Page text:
Are you planning to import goods into Canada or the U.S.?   Maybe it's your first time, or maybe it's a new product that you have not purchased before.   A word of advice - consult with a customs broker prior to making your purchase decision and NOT when the goods are already in transit. Otherwise, you could be in for a costly surprise!   A customs broker will be able to inform you of all the added importation costs - including shipping, duties, certificates, permits, etc.   The information provided to you will also assist in determining whether the foreign goods being purchased will be profitable for you or not.   Here are a few considerations when importing goods from a foreign country:

  • Customs duty:   Duty rates have fallen considerably over the past 20 years, however, there are many situations where they still apply.   It can be a startling surprise when purchasing goods under the assumption that they're U.S. or Canadian made (usually duty free) and later discover the goods were actually made overseas and are dutiable.   Recently, we received a call from a company importing milk powder. The purchaser assumed that they had made a correct assessment and determined the milk powder was duty free under NAFTA.   Unfortunately, milk products fall into a special category and the duty rate was over 200%.   In this example, the importer should have reviewed the situation with a customs broker before making a purchasing decision.   For more information about the importance of proper tariff classification (which leads you to the duty rate!), please see our previous blog -   https://blog.pcb.ca/2011/03/determining-the-correct-tariff-classification-how-important-is-it/710
  • Countervailing or dump duty: Countervailing and dump duties are additional duties imposed by a country in order to protect their domestic industry by counteracting foreign government subsidies, and from unfair foreign competition due to goods sold to Canada or the U.S. below normal prices.   These have become more common in the last ten years and have made importers take note as the duty rates can be extremely high.
  • Other government departments/agencies:   If your imported goods involve other government departments besides Canada and U.S. Customs, there may be other regulations that you need to consider.   There are many other government departments/agencies but these are the primary ones that you might encounter: the Canadian Food Inspection Agency, Health Canada, the U.S. Food & Drug Administration, the Department of Transportation, and the U.S. Department of Agriculture.   In many cases it involves applying to these agencies well in advance of importing.   This also brings us to...
  • Special documents and certificates:   Planning to import plants, meat, fruit & vegetables?   How about snake skin boots?   Items like these require special certificates as determined by the respective government department or agency.   In some situations these must be original documents.   Also, if you are purchasing from overseas suppliers, it is may be imperative that your foreign vendor secures the necessary documents before the shipment leaves their country, as it may be very difficult to obtain them after the fact.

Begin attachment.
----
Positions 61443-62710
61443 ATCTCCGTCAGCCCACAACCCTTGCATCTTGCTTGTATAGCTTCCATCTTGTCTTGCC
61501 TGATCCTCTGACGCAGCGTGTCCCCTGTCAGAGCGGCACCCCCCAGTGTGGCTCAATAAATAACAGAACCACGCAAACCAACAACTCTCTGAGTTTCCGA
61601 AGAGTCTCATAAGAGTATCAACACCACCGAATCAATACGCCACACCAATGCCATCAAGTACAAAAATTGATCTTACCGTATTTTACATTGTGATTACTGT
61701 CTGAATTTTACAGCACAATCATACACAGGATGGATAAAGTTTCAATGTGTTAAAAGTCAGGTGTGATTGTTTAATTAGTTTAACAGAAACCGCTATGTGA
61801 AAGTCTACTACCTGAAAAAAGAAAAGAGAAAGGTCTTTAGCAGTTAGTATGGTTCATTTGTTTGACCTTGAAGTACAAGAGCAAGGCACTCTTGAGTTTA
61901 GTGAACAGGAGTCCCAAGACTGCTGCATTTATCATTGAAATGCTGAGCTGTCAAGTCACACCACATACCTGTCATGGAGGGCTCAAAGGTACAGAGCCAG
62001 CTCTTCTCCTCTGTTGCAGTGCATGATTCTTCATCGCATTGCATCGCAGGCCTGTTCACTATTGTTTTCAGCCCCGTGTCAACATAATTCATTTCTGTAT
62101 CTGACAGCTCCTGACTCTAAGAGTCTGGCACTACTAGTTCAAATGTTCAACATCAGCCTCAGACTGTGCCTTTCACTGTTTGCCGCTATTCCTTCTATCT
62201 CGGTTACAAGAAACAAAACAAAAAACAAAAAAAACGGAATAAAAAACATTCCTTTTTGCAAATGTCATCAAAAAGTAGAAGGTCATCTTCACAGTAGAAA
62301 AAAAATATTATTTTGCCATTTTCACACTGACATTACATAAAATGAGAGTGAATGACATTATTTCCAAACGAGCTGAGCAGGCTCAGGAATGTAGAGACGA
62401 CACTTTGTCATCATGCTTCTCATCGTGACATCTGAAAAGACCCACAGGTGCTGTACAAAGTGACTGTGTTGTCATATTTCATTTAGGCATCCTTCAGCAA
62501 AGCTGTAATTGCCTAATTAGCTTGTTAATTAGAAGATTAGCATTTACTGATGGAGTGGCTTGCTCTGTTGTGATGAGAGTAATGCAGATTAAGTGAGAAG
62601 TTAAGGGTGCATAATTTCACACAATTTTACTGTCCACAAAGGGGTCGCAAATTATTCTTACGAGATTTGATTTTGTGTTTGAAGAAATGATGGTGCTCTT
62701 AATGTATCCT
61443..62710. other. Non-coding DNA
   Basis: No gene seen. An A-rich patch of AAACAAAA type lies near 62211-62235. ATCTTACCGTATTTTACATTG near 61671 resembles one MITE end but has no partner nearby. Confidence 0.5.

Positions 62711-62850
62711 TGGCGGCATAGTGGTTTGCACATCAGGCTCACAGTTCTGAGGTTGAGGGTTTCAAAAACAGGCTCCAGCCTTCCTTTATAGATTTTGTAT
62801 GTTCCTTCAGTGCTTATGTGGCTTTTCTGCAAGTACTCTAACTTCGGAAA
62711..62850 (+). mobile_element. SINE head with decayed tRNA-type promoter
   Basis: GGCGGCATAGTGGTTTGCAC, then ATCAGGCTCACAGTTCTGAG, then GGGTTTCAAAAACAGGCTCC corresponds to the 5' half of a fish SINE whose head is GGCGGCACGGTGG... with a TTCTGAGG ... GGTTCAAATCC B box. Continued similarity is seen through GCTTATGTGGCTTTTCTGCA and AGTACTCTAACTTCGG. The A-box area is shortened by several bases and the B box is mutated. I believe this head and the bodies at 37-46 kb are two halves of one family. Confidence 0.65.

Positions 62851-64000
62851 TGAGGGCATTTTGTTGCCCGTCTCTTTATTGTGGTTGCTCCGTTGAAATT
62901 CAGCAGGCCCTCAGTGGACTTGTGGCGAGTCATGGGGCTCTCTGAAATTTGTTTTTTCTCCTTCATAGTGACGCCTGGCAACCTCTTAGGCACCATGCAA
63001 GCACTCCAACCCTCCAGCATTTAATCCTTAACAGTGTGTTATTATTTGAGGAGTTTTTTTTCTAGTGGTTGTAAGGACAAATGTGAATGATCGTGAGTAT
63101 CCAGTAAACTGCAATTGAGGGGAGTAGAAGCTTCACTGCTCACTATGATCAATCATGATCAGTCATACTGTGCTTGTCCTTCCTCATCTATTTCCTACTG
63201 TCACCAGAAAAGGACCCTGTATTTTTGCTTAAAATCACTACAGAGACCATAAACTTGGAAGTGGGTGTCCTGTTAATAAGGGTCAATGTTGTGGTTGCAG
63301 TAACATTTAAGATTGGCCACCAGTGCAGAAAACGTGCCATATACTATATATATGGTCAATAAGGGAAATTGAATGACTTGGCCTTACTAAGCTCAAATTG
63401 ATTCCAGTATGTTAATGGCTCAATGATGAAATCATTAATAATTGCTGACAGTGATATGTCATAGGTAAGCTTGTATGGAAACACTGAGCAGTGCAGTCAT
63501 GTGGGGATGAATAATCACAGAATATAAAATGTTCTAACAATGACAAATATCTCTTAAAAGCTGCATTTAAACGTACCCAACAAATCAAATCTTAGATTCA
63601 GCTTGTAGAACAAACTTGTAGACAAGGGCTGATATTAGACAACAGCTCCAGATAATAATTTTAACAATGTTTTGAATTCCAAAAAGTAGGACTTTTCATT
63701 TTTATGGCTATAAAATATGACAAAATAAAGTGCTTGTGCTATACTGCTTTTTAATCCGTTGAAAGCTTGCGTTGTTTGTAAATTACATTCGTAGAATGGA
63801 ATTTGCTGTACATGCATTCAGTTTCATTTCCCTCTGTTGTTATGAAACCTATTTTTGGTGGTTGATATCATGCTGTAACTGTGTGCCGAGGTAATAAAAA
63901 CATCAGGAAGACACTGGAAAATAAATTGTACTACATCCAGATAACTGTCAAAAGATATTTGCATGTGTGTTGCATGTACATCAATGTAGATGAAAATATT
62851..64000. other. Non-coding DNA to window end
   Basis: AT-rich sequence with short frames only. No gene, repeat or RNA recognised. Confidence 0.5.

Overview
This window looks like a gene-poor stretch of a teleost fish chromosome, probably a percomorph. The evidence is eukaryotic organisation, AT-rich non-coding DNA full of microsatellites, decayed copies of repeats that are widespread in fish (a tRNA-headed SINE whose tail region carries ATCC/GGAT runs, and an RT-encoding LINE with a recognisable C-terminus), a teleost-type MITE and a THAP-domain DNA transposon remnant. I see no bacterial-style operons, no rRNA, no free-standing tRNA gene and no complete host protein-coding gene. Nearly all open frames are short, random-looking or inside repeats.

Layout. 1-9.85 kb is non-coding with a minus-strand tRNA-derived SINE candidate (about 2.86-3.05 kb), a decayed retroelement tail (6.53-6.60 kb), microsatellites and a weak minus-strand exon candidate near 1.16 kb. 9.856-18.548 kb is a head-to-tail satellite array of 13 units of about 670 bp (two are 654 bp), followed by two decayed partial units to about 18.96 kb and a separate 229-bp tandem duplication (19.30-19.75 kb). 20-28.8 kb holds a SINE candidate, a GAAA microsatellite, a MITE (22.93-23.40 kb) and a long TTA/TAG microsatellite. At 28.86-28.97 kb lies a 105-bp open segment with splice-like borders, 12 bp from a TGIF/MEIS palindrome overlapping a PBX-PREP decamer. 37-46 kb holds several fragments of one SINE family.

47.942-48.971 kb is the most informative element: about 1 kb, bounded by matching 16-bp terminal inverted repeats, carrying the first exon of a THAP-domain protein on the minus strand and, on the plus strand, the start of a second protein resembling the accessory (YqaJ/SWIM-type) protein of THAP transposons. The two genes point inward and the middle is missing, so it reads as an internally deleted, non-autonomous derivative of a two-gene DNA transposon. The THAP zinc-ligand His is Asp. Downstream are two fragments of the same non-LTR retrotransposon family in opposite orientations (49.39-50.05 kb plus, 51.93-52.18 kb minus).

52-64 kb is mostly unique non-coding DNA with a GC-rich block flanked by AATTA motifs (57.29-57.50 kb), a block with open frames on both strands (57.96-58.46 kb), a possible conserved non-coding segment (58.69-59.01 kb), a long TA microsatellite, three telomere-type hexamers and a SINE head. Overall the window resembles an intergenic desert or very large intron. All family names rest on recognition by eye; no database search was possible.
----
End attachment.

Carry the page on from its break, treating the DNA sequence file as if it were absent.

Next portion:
• Free Trade Agreements:   How do these agreements affect your goods?   As noted above, do not assume that just because your goods are U.S., Mexican or Canadian made that they will qualify under the North American Free Trade Agreement (NAFTA) and be duty free.   What about other free trade agreements?   Are you purchasing from Chile, Panama, Colombia, Peru, or Israel?   Canada also has free trade agreements with these countries which could affect the duty rate paid on goods.   Hopefully, this will reduce your duty rates, however, you will need to have a specific free trade certificate of origin completed and signed by your vendor.   More about the completion of a NAFTA Certificate of origin can be found at   https://blog.pcb.ca/2011/04/5-top-mistakes-when-completing-a-nafta-certificate-of-origin/798
  • Export procedures: Are you planning to purchase a used vehicle from the U.S. and import it into Canada?   Please note that U.S. Customs requires prior notification of 72 hours before the vehicle can leave the U.S.   In addition, please note that this requirement applies to all used self propelled vehicles which means that golf carts, tractors and even Segways are included.

When considering a foreign purchase, take the time to first consult with a customs broker. This could save you time, money and frustration. After all, your ultimate goal is to achieve   maximum profit potential.

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While we strive for accuracy in all our communications, as the Importer of Record it is incumbent upon your company to ensure that you are aware of the requirements under the new regulations so that you maintain compliance as always.